9 8 Census as a base Only complete enumeration of the population (especially at a person level) Uses a similar definition of usual residence to the population estimates Once a decade the population estimates are rebased using the most recent Census Many distributions at local level are also based on Census data Very accurate source

10 9 Births and Deaths Sources Birth Registrations –Provided by Vital Statistics Outputs Branch (VSOB) in ONS Death registrations –Also provided by VSOB –Adjusted from age at death to give age as at mid- year (by VSOB)

11 10 Births Methodology Births added on to population at age zero.

12 11 Births Challenges Assume births abroad = births to non E&W residents –these births are allocated in proportion to the number of females of childbearing age (15-44) Births to non-resident mothers is a big issue. Allocation of 0 year old migration. Unlike deaths (more later) age at birth not an issue - not many people are born already aged 30!

13 12 Deaths Methodology Subtract deaths from base BUT January to June data are not final So adjusted for late registrations by: –adding on adjustments for previous year –assumes adjustments are small –assumes level of adjustments similar across years –avoids need for annual revision

14 13 Challenges Deaths Very accurate source - –but not perfect Late Registrations (some now included) Incorrect date of birth recorded Deaths abroad vs. Deaths of non residents –Deaths Elsewhere allocated in proportion to other deaths Residence issues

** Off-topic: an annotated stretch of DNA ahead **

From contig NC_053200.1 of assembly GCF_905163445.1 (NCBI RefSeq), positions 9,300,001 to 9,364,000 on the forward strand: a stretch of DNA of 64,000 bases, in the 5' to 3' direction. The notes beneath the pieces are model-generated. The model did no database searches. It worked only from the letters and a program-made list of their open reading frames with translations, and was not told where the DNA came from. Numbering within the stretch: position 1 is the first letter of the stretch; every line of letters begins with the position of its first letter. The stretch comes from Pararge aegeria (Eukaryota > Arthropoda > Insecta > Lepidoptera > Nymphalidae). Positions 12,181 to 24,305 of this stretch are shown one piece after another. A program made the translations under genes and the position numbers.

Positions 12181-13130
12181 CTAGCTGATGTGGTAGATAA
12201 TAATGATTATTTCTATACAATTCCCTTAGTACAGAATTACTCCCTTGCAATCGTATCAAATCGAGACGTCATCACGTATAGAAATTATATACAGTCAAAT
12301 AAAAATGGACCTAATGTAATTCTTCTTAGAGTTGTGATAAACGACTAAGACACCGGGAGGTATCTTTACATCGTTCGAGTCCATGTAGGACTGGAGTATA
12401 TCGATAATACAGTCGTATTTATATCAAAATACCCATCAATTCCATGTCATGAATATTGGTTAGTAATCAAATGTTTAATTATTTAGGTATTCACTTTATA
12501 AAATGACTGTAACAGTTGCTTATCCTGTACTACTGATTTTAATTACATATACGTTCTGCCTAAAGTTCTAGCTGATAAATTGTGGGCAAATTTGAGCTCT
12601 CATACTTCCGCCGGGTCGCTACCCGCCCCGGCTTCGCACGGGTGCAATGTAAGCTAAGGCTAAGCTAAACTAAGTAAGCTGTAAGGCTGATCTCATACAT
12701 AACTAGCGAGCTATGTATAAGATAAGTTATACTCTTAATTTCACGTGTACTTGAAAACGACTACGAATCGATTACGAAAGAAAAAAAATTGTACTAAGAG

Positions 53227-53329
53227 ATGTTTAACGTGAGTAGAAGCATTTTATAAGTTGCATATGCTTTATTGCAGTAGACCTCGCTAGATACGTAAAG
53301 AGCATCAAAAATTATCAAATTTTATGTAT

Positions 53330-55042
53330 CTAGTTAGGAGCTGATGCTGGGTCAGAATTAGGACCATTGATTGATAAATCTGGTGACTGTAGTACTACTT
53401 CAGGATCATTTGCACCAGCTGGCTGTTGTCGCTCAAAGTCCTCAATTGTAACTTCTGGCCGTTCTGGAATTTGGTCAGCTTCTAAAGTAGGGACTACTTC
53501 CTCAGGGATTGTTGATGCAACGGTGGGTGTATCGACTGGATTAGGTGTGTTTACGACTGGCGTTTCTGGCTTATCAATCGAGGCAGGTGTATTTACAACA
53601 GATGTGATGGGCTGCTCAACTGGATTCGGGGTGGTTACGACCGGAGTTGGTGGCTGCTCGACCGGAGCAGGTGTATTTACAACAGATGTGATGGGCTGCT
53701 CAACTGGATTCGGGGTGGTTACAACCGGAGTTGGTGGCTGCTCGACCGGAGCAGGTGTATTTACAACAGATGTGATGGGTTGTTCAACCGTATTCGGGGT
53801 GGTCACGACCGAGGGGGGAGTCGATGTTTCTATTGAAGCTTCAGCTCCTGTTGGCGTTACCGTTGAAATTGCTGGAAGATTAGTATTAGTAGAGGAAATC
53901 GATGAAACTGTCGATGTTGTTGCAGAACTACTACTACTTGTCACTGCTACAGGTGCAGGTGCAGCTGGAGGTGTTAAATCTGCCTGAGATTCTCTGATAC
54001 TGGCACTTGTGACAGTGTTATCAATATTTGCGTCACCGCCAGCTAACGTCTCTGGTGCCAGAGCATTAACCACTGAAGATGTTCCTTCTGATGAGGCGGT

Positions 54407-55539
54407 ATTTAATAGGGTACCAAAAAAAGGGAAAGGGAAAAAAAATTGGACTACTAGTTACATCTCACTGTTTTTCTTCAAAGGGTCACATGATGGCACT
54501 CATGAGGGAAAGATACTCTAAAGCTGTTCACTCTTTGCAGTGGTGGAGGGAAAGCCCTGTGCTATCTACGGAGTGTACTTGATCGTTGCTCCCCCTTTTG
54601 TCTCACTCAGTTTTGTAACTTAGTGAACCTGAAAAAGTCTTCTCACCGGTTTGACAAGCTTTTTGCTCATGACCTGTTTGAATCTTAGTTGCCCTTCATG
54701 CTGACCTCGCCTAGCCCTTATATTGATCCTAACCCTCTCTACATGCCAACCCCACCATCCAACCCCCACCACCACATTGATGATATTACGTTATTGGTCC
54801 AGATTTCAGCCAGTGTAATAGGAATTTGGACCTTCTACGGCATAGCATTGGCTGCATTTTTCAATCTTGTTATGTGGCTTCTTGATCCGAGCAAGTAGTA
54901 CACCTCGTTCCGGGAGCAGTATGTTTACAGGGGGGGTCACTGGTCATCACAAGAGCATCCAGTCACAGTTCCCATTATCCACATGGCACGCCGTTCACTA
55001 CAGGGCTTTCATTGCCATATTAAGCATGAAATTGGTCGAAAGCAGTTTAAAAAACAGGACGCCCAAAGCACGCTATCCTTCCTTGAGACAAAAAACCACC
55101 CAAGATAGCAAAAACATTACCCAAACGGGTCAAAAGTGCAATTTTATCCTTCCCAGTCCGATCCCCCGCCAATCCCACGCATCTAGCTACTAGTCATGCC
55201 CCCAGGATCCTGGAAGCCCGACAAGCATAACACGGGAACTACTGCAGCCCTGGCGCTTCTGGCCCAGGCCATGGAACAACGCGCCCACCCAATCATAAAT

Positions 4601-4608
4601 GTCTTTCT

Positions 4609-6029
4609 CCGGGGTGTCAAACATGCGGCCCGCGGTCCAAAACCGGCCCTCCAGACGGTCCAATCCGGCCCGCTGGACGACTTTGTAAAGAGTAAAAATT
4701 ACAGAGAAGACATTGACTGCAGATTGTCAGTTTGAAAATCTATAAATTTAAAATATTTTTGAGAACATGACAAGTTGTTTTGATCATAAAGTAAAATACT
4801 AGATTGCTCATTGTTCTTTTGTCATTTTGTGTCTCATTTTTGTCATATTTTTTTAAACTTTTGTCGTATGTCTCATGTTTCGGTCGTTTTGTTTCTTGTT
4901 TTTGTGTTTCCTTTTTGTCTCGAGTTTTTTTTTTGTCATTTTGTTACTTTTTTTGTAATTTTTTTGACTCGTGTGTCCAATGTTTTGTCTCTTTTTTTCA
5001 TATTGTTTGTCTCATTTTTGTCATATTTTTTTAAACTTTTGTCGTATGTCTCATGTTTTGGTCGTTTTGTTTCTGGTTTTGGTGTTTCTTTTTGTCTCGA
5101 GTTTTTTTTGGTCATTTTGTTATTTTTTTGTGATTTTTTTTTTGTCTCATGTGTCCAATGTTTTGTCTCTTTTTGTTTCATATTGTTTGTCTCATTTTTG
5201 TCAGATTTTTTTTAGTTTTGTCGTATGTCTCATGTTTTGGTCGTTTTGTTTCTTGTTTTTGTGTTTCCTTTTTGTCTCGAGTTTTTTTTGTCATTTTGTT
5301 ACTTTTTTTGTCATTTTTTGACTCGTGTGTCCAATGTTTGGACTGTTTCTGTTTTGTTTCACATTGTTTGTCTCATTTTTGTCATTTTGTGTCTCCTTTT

15 14 Internal Migration Definitions Definition A person who changes their place of usual residence within the United Kingdom Internal migration is measured by looking at GP re- registrations An Internal migrant is someone who –notifies their current GP of a change of address or –registers with a new GP in a different area from their previous GP

16 15 Internal Migration Sources 1 National Health Service Central Register (NHSCR) –Moves between former HAs General practitioners (GPs) patient registers –Lower geography but only annual download Points to note –Reliant on registration with doctor –Possibly differing propensity to register –Time period is end July to end July (one month delay in registering allowed) –Armed forces and (currently) prisoners excluded

17 16 Internal Migration Sources 2 Combining the two sources: Estimate moves between former health authorities for those aged one and over, from both sources Derive scaling factors to apply to patient register data Derive estimates for under-1s from estimates for one year-olds

18 17 International Migration Definitions International Migration Civilian migration between the UK and the rest of the world International Migrant A person who changes his or her country of usual residence for a period of at least a year